¶ 24 Under RCW 7.68.110, the provisions of chapter 51.52 RCW, the Industrial Insurance Act, govern appeals unless it is an appeal taken from a decision of the board of industrial insurance appeals under the CVCA. RCW 7.68.110. In those cases, judicial review takes place under RCW 34.05.510 through 34.05.598, the parts of the APA dealing with adjudicative proceedings and judicial review, respectively. RCW 7.68.110. However, RCW 34.05.510 through 34.05.598 do not address attorney fees. Thus, it appears the default provisions of RCW 51.52.130 apply. See RCW 7.68.110.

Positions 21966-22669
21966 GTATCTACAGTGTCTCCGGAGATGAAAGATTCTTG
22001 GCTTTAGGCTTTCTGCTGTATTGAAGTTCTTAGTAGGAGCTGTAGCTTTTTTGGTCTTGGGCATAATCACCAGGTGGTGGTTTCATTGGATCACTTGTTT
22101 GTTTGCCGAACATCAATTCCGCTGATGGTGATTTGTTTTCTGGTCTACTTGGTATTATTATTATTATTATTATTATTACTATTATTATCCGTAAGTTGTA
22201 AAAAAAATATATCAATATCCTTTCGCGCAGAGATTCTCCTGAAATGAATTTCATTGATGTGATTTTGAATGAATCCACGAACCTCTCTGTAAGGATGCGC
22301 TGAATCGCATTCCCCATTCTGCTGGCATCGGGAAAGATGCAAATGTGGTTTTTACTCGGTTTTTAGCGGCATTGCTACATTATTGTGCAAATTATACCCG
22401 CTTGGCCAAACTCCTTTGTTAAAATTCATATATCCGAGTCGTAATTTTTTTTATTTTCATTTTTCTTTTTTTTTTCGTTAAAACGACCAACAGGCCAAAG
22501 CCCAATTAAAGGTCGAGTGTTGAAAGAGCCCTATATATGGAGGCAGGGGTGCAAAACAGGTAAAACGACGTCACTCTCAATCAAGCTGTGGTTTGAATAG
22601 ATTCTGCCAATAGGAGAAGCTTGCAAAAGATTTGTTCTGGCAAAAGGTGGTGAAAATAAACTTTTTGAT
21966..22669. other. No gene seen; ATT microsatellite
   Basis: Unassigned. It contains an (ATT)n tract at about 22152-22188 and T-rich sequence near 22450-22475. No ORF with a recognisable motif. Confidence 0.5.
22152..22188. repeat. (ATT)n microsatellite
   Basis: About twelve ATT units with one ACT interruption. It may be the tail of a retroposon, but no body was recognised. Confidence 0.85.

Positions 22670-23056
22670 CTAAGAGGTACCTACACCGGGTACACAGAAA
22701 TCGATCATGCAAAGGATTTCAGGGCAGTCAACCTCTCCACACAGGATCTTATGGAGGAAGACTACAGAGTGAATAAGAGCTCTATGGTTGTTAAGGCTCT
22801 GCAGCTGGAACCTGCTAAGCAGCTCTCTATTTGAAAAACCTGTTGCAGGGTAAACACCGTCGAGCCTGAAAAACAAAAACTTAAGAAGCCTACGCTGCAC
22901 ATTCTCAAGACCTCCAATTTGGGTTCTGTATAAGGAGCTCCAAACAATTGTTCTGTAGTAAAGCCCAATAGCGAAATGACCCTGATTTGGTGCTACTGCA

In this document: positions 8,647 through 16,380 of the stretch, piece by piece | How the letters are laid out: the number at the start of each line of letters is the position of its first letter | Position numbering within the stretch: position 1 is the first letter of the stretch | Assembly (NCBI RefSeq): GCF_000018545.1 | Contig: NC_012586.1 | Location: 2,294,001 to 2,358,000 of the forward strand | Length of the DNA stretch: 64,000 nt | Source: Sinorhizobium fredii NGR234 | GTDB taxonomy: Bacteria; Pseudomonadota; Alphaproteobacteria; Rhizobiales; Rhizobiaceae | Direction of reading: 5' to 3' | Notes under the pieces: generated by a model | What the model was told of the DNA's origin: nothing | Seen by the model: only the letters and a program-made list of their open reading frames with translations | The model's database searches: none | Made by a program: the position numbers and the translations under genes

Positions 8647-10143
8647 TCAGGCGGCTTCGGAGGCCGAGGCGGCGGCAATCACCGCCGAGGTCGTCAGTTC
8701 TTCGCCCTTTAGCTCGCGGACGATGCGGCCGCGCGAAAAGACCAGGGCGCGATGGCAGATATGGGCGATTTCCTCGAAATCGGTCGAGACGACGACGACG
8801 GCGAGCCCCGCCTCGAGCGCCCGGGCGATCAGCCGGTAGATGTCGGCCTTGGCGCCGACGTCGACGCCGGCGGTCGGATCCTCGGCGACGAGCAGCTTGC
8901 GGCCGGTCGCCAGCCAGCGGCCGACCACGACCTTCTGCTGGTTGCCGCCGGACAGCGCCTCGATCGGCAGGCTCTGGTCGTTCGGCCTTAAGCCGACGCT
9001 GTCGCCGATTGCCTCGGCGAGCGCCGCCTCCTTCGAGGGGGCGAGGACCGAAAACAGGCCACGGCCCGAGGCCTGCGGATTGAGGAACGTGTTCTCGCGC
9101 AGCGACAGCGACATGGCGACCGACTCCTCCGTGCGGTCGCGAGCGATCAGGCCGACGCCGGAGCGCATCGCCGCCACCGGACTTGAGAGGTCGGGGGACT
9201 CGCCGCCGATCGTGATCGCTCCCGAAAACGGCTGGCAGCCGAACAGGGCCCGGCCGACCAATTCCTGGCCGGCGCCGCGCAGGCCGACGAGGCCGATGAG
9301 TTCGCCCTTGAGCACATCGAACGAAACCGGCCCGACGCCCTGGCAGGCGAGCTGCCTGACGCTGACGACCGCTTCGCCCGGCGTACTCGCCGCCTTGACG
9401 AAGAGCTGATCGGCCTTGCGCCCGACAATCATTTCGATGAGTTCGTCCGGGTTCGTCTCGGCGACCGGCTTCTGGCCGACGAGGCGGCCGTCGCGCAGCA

¶ 26 Here, the Department appealed the Boards decision allowing payment for Ashley's counseling. Through Cronin's efforts, Ashley's right to relief has been sustained. Accordingly, we reinstate the Board's order and award Cronin attorney fees.
1. Although this case is captioned in the name of the decedent, Christopher O. Gongyin, the case originated from an appeal filed by Lawrence Cronin, MSW, Ashley's lay representative. Health services providers who are aggrieved by Department orders may appeal to the Board of Industrial Insurance Appeals. See RCW 51.52.060; RCW 7.68.110.
2. RCW 7.68.070(17) states in relevant part: “In addition to other benefits provided under this chapter, immediate family members of a homicide victim may receive appropriate counseling to assist in dealing with the immediate, near-term consequences of the related effects of the homicide.”